It said the lender failed to ask for missing and incomplete statements. Had it done so, it would have seen evidence of high volume expenditure on gambling and it had also not asked for credit reports which would have shown their pattern of borrowing was unsustainable.
They already had £26,000 in unsecured loans and the £10,00 secured loan would add to this difficulty, shown by them falling quickly into arrears.
The Ombudsman said: “While the lender took what Steve and Laura said in good faith, we would expect a high level of scrutiny where a loan will be secured on a customer’s home. This is especially important where there’s debt consolidation and signs of wider financial difficulties, as was the case here.”
To settle the complaint, the lender was told to remove all interest and charges that had previously been applied to the loan, and to not apply any interest going forward. All repayments already made should be treated as reducing the capital amount. Further, all negative information relating to this loan was to be removed from their credit file.
Support for vulnerable customers
Last week the regulator, the Financial Conduct Authority wrote to more than 3,500 lenders to remind them of the standards they should meet as people across the country struggle with the rising cost of living.
“With household bills expected to continue to rise into the autumn, it is important that firms act now to make sure borrowers struggling with payments and customers in vulnerable circumstances can access the help they need,” the regulator wrote.
The FCA said it is also “concerned” that some customers in vulnerable circumstances are not getting the support they need.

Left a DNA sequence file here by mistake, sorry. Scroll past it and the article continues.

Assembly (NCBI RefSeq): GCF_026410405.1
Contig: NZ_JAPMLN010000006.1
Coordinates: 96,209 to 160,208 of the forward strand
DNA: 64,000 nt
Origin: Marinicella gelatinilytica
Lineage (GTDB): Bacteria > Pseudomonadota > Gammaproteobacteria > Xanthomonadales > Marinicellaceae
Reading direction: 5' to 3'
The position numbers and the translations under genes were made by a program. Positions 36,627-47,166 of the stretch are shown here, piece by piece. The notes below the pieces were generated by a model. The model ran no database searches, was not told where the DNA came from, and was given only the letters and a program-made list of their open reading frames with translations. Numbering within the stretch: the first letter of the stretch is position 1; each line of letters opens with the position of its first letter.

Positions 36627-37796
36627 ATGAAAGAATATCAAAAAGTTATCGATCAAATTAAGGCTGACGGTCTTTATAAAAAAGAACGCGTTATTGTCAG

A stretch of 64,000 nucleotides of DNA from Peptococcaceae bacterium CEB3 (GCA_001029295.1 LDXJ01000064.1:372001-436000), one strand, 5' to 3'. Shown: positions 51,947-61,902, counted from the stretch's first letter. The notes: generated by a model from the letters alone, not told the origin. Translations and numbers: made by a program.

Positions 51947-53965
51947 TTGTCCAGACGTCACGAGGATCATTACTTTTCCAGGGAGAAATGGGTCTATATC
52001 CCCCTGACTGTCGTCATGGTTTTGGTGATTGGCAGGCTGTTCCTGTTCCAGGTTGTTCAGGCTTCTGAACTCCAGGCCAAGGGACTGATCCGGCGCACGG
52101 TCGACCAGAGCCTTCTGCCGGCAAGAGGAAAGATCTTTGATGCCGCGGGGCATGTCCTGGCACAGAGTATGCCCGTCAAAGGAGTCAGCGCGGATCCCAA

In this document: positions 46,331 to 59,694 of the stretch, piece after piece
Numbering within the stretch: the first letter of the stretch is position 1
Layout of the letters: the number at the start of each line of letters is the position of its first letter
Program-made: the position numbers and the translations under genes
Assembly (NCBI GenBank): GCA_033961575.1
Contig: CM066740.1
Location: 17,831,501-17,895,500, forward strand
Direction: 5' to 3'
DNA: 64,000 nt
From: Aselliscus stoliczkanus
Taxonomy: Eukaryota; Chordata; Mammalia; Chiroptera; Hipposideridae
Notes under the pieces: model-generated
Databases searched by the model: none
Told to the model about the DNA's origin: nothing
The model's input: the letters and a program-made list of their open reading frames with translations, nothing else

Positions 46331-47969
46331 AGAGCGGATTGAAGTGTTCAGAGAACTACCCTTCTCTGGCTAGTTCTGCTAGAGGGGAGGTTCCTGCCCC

It said: “Some lenders are not discussing the potential benefits of money guidance or free debt advice or helping and supporting borrowers to access these.
“These concerns were seen broadly across the sector. More serious failings were found at more than 30 firms, largely in the consumer credit sector. The FCA expects these firms to make improvements in how customers are treated.”
Sheldon Mills, executive director of consumers and competition at the FCA, said: “Many consumers are feeling the impact of the rising cost of living in their personal finances and we expect this to increase over the next few months.
“Early action is important for those struggling with debt. We need all firms to get the basics right and provide good quality support. Where we see more serious wrongdoing, we are already acting to ensure these firms improve.”
The Ombudsman said: “We continue to work closely with the FCA to ensure a coordinated approach to addressing complaints about lending. We also provide a range of resources to help lenders do this, including information about our approach to resolving cases, and a database of ombudsmen’s decisions.”
The latest figures from the Finance and Leasing Association showed a 54% annual rise in the value of new second charge mortgage lending to £127m in April. The number of new agreements came to 2,802, which was 48 per cent higher than the same month last year.